I'm retired, and active primarily in remodelling a 115 year old house, fighting back the jungle surrounding it and trying to do a little gardening in there somewhere, with church and extended family, backpacking, fly fishing small streams and playing on the web.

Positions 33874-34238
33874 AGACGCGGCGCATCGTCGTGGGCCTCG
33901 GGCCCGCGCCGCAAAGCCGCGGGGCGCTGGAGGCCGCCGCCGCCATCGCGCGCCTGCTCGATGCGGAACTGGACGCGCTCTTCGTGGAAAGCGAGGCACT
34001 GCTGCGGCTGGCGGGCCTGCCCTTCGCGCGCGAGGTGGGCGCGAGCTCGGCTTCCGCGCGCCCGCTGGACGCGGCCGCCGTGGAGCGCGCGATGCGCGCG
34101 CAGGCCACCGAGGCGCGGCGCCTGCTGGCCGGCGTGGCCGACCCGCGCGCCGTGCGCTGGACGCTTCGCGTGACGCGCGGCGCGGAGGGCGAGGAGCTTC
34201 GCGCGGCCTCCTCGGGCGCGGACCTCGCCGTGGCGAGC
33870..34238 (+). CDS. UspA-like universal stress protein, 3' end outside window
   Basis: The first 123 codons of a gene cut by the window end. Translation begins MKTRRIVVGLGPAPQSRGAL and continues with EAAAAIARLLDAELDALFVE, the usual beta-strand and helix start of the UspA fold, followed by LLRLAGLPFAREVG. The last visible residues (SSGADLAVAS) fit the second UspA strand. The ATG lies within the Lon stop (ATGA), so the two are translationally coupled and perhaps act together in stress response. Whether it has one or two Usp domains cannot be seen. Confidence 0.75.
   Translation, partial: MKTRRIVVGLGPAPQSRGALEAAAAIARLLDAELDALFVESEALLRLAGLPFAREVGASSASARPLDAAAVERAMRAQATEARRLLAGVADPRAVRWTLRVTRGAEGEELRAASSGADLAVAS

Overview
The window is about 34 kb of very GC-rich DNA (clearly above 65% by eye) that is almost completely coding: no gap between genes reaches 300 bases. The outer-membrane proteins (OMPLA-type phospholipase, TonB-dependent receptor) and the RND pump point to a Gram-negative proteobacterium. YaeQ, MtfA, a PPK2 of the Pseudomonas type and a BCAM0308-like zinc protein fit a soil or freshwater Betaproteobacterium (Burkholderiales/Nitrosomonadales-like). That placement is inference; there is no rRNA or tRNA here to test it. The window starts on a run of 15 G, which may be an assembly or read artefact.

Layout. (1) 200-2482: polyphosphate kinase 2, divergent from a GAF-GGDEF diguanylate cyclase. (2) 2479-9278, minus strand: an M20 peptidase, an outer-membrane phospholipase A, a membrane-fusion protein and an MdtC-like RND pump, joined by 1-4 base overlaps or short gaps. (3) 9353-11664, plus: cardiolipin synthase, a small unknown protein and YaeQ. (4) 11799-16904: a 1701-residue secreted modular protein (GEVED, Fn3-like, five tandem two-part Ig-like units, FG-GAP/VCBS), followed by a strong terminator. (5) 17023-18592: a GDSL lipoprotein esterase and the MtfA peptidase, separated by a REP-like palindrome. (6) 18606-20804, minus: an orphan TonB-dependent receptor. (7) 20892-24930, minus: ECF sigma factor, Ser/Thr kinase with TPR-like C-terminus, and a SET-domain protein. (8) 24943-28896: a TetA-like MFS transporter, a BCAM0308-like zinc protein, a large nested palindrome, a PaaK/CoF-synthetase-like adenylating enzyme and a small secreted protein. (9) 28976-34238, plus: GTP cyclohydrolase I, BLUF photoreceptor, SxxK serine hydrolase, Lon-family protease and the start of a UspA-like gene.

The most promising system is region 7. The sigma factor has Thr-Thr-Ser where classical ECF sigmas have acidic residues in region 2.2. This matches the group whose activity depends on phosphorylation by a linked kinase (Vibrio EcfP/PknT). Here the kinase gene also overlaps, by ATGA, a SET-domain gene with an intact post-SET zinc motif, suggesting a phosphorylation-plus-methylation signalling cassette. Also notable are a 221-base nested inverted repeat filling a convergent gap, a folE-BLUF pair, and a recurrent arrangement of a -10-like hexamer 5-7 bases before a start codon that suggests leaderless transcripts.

Before I retired, I used to say that I got my last job so I wouldn't have to work. It is true that I enjoyed almost everything about that job and it really wasn't one of those things that make "work" a "four letter word." I was thinking about that along with Jesus parable about the man who hired workers for his vineyard, hiring some early, then later, etc. (Matt 20:1-16) It strikes me that, like the workers who were first in the vineyard, there is an attitude among Christians of sort of "doing all the work," maybe even of "suffering for the cause" that makes it seem just a little unfair that those who have not done so much should receive the same reward as those who have served so long, and let's not even consider those who never lifted a finger in this life. This makes it a little tough to swallow the idea that God just might eventually allow everyone to come into a relationship in love. Now, I really believe that when Jesus said, "I am come that they might have life, and that they might have it more abundantly" (John 10:10) He meant now, not in some future beyond death. I see it in the joy of living in God's love and in sharing that love. I have not really suffered, but I have had enough reverses to know that even in trouble, it is not so much what happens as how we deal with it that really matters, and God's love gives us tools to deal with problems and even suffering in positive ways. I'm not saying that suffering is good, but that, if it's going to come it is far better to have and use those "tools" than to turn bitter and self pitying. So, "working in the vineyard" is, in its own way, a reward in itself. By me, to those who come late, let them have an extra measure of God's love, they did without it so much longer than I did.